I find my best recipe inspiration from overseas holidays– it's a tough price to pay, but I'm happy to oblige for the sake of a new delicious dish for both you and me. I spent the most of May visiting New York and Los Angeles; both places where the plant-based/vegan/organic/healing/sugar-free/healthy food scene is truly alive. Looking for a dairy-free, low fructose, raw, avocado ice cream? You can find it in a convenience store. Seriously.
I probably sound like I'm criticizing this way of eating/lifestyle, but in all honesty, I am completely immersed in it. As lame as all these labels sound, they're marketed for a reason; eating this way makes me feel good and clearly does the same for many others– simple as that.
Sure I have days when I overindulge in raw chocolate, eat refined sugar (shock horror!) and eat half a pizza, and that's because there's nothing wrong with doing so. As confusing and expensive as hemp seeds, cacao powder and goji berries are, give them a try! Add some coconut milk and a banana and make a smoothie with them all– they might just make you feel good too!
This recipe on the other hand, is not confusing nor expensive, yet all the best organic/vegan/gluten free (you get the drill) cafes and restaurants I visited were serving it. It's a simple dish to make and is simple to digest– something we should definitely all consider more regularly. Think about this for a minute... In any meal of the day, the body doesn't digest and absorb the nutrients from your peanut butter on toast, or spaghetti bolognese at once. It actually has to break down and split up the components of your meal into protein, carbohydrate and fat and digest them all separately– it's hard work that requires the timely communication of various hormones, enzymes, secretions and stomach-muscle movements. It's no wonder you feel tired and sluggish after a burger and a milkshake– there are a lot of different components in that meal to break down, digest and absorb. Think of the tired, sluggish feeling that follows a meal like this, as a message from your insides for you to slow down physically and externally, so the digestive system can maximise the energy you have and get to work!
A juice cleanse is probably the first thing that comes to mind when thinking about giving the digestive system a break, but there's really no need to be so radical. The liver is the body's in-built detoxifying organ, and certain foods help to boost its detoxifying potential, like broccoli, cabbage and kale. Including these in your diet regularly, will keep the liver working well– so long as you're not loading up on sugar, alcohol and caffeine at the same time.
Eating kitchari is my solution to resting the digestive system. Kitchari is the chicken soup of Indian cuisine; a wholesome and nourishing dish that you crave when you're sick, or turn to for an easy meal. It's made from a blend of soaked basmati rice and mung dal that resemble a chunky porridge when cooked. The word kitchari literally translates to "a mess of" and this dish is exactly a delicious mess of lentils, rice and spices.
The simplicity of kitchari is what makes it so easy on the digestive system. Pre-soaked lentils and rice increase the digestibility of the nutrients in these foods, making them readily absorbable– rest assured, by pre-soaking, you're maximising the goodness available.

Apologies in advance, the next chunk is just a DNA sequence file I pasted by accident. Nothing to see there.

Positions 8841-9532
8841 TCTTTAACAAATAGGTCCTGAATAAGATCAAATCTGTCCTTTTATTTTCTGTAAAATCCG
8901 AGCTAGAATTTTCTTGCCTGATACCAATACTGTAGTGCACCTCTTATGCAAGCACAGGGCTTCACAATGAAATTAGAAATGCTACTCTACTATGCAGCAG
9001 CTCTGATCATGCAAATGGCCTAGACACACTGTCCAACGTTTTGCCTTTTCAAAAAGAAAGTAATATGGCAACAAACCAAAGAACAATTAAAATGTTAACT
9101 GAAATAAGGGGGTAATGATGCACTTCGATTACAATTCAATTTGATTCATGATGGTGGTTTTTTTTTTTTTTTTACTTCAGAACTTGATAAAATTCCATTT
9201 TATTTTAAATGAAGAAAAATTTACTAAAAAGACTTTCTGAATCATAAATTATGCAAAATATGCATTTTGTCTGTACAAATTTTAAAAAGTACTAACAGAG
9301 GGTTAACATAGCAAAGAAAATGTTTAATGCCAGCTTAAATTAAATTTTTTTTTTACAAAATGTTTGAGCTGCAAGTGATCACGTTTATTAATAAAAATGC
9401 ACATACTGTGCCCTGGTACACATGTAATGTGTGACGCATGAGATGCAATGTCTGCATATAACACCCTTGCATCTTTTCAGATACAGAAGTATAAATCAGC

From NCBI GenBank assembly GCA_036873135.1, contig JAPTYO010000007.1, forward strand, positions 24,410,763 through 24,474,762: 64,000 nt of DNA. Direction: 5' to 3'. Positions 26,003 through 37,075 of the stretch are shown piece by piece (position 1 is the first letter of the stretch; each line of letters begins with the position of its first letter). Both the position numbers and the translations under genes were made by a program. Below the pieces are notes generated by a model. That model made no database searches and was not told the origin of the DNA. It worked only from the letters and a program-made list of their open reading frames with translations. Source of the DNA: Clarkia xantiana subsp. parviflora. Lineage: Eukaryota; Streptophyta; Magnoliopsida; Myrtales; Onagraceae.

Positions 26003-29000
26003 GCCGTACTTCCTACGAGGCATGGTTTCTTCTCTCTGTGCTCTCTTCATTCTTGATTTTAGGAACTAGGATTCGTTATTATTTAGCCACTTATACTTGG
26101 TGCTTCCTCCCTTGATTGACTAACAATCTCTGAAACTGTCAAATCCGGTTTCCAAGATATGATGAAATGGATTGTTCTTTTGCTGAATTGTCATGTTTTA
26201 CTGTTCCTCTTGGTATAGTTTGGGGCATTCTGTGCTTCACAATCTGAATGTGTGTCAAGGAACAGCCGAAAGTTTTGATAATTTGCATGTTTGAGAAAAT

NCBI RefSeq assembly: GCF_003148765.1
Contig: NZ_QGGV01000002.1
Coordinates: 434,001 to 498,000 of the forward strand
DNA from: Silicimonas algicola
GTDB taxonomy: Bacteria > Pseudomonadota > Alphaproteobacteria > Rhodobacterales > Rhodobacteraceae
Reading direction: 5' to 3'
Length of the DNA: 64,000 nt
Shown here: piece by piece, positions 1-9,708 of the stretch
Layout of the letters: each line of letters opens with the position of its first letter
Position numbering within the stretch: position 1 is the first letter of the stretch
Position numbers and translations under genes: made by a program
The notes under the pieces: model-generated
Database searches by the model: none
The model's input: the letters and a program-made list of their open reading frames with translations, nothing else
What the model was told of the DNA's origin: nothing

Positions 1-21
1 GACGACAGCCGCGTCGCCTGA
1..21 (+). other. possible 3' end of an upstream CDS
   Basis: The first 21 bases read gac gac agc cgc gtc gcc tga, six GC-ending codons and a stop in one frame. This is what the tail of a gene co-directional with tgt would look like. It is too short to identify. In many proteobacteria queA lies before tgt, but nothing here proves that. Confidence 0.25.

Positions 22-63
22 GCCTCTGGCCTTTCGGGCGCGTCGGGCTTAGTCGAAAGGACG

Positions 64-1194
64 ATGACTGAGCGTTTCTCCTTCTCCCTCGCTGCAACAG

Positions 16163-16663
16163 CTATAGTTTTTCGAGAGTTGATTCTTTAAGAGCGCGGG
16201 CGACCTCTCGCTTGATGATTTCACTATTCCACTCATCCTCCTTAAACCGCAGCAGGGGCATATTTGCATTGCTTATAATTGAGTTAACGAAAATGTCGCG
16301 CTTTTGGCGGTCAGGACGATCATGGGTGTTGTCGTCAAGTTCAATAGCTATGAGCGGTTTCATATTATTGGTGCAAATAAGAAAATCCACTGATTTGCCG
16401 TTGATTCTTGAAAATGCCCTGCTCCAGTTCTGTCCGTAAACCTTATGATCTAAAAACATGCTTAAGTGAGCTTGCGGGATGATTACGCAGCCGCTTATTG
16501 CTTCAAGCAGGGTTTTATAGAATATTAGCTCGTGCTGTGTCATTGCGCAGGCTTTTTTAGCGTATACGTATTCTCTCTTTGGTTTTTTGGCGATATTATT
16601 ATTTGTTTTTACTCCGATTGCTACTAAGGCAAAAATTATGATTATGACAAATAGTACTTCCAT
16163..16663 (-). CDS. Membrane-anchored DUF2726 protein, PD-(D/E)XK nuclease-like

Lentils are especially good for the digestive system because they're loaded with prebiotics and fibre. No doubt you've heard of probiotics– foods containing live bacteria that help to build and encourage the proliferation of bacteria in our gut for optimal health, but prebiotics are the food/fuel preferred by the bacteria living within us (think lentils, beans, garlic, onion and oats). Prebiotics help our good gut bacteria grow and thrive, add bulk to the stool and keep things moving.
For an easy, nourishing meal that's full of nutrition, look no further than kitchari. Break out your best saucepan and get cooking! A good quality heavy-bottomed saucepan for this dish is an absolute must, and is something you'll use and appreciate time and time again in your kitchen.
I've included a recipe for a cashew-coconut-lime cream to serve a-top the Kitchari which adds creaminess, depth and zing– you'll love it.
1 tablespoon coconut oil
1 tablespoon coriander seeds
1 tablespoon cumin seeds
4 cardamom pods
1 cinnamon quill
1/2 teaspoon salt
1 tablespoon freshly grated ginger
1 tablespoon freshly grated turmeric
1/2 cup red lentils, soaked overnight
1/2 cup mung dal, soaked overnight
1/2 cup red rice– or brown or basmati, soaked overnight
3.5 cups water
juice of half a lime
handful chopped coriander (including stems)
1/4 cup cashews, soaked for at least 1 hour
juice of 1/2 a lime
1 tablespoon coconut flakes
heavy pinch salt
1/4 cup water
1. Heat coconut oil in a large saucepan to a medium heat, then add the coriander and cumin seeds to the pan, and listen for when you hear the coriander seeds pop.
2. When the coriander seeds have popped, add in the other spices and salt, along with the ginger and turmeric and cook for about 30 seconds to 1 minute.
3. Add the lentils, mung dal and rice to the pan, stir, then pour in all the water. Bring saucepan to boil, then reduce to simmer and cook for 30-35 minutes. At this stage, all the water should be absorbed, and the lentils and rice will have softened to a chunky porridge-like consistency.
4. Blend or process ingredients for Lime Cashew Cream until combined.
5. Squeeze the lime juice into the saucepan and stir-through the coriander. Serve with cashew-lime cream, or yoghurt.